If the child has the habit of pushing the teeth with the tongue, it is advisable to see a dentist to correct it.



Diastemas can be generated by many causes and there are a variety of solutions available today. Although for many this is not a reason for discomfort, it is recommended that children see a dentist every 6 months from the time their teeth begin to appear, to identify gaps and their causes in their earliest phases, and to offer a timely and simple solution.

In the future, treatment can avoid aesthetic problems, in addition to reducing the risk of developing bite problems, cavities, and gum diseases.



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3. Higuera, V. (Sep 29, 2018). Diastema. Healthline.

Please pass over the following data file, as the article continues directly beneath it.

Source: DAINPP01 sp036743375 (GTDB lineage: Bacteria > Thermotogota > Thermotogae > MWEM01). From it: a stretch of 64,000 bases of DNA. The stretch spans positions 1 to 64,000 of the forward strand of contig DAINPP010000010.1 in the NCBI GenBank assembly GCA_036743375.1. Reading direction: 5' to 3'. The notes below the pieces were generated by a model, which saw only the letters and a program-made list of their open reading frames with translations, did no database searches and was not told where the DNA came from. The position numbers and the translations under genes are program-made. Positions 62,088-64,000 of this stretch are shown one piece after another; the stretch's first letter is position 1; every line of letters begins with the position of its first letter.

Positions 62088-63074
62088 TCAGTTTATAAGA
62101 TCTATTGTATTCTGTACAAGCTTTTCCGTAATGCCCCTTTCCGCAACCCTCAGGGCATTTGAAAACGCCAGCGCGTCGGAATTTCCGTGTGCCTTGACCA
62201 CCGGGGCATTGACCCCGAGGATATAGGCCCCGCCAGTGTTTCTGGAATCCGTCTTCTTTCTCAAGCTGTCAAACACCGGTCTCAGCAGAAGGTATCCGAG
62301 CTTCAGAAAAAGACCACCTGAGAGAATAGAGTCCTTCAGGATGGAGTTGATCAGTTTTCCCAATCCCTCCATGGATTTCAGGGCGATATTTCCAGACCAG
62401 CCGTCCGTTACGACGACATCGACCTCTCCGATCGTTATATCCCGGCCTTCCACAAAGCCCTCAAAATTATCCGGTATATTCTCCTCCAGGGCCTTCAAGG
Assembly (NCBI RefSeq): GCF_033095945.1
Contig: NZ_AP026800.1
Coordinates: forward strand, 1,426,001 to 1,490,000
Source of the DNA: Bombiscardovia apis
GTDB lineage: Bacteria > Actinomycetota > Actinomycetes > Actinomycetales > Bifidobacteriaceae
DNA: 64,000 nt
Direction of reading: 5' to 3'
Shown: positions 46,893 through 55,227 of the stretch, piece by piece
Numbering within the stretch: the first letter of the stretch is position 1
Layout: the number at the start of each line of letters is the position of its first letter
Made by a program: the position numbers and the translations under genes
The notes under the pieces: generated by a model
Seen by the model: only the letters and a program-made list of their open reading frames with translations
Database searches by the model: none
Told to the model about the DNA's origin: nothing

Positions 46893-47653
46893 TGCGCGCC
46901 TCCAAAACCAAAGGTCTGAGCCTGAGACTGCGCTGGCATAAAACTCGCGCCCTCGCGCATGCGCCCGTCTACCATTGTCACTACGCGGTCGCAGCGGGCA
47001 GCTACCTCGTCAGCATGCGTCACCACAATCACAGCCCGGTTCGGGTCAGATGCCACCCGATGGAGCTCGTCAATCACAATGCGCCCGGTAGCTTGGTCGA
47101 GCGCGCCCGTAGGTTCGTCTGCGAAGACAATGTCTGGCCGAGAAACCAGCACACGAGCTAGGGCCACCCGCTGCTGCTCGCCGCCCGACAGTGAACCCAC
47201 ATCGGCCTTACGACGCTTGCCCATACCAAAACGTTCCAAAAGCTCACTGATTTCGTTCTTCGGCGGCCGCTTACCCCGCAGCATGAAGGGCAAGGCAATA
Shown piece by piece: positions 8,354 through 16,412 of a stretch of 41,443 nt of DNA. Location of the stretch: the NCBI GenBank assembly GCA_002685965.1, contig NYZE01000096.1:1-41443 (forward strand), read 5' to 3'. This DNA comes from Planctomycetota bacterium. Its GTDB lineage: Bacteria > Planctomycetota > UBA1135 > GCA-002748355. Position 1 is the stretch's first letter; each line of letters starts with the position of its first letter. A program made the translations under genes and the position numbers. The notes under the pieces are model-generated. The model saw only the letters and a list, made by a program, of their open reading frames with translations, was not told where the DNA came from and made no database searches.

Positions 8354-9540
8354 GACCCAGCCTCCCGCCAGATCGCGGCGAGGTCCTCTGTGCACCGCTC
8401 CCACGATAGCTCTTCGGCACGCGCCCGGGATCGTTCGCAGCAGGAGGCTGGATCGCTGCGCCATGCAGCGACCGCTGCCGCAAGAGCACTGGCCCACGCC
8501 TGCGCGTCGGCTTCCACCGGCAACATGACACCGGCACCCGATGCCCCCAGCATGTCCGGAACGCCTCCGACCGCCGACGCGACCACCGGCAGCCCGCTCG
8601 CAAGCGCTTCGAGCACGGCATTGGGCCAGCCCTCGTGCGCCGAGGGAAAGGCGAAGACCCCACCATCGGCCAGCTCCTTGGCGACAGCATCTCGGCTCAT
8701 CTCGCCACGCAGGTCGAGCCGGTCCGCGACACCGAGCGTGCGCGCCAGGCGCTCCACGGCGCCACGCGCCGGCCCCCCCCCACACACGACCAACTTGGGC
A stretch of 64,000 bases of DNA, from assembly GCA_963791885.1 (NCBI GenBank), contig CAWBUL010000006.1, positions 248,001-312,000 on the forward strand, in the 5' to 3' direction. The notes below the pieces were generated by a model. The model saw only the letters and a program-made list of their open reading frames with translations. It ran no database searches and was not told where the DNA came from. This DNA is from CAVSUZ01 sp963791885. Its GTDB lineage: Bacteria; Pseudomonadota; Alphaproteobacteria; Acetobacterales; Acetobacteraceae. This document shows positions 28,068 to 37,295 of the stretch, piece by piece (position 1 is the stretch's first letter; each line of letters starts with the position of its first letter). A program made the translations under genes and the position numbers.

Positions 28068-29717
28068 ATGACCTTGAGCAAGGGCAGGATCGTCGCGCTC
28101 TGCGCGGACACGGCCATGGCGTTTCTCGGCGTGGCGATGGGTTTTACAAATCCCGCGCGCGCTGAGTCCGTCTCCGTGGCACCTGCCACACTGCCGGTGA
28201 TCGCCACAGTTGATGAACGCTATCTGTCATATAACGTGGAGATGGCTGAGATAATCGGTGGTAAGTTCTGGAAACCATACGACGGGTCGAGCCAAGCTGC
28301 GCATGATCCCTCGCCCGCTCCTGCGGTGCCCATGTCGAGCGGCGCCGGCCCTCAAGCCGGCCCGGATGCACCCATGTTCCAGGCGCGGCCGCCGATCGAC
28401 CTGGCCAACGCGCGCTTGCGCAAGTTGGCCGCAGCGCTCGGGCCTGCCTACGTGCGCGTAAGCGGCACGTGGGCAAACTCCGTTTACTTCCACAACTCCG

4. Abrahams, R., & Kamath, G. (Jun 29, 2017). Midline diastema and its aetiology–a review. Dental update, 41(5), 457-464. Available at:

5. Oquendo, A., Brea, L., & David, S. (Apr 1, 2011). Diastema: correction of excessive spaces in the esthetic zone. Dental Clinics, 55(2), 265-281. Available at:

6. Gkantidis, N., Kolokitha, OE, & Topouzelis, N. (Sep 23, 2008). Management of maxillary midline diastema with emphasis on etiology. Journal of Clinical Pediatric 7 Dentistry, 32(4), 265-272. Available at:

7. Hussain, U., Ayub, A., & Farhan, M. (2013). Etiology and treatment of midline diastema: A review of literature. Pakistan orthodontic journal, 5(1), 27-33. Available at:

8. Jaija, AMZ, El-Beialy, AR, & Mostafa, YA (Apr 13, 2016). Revisiting the factors underlying maxillary midline diastema. Scientifica, 2016. Available in: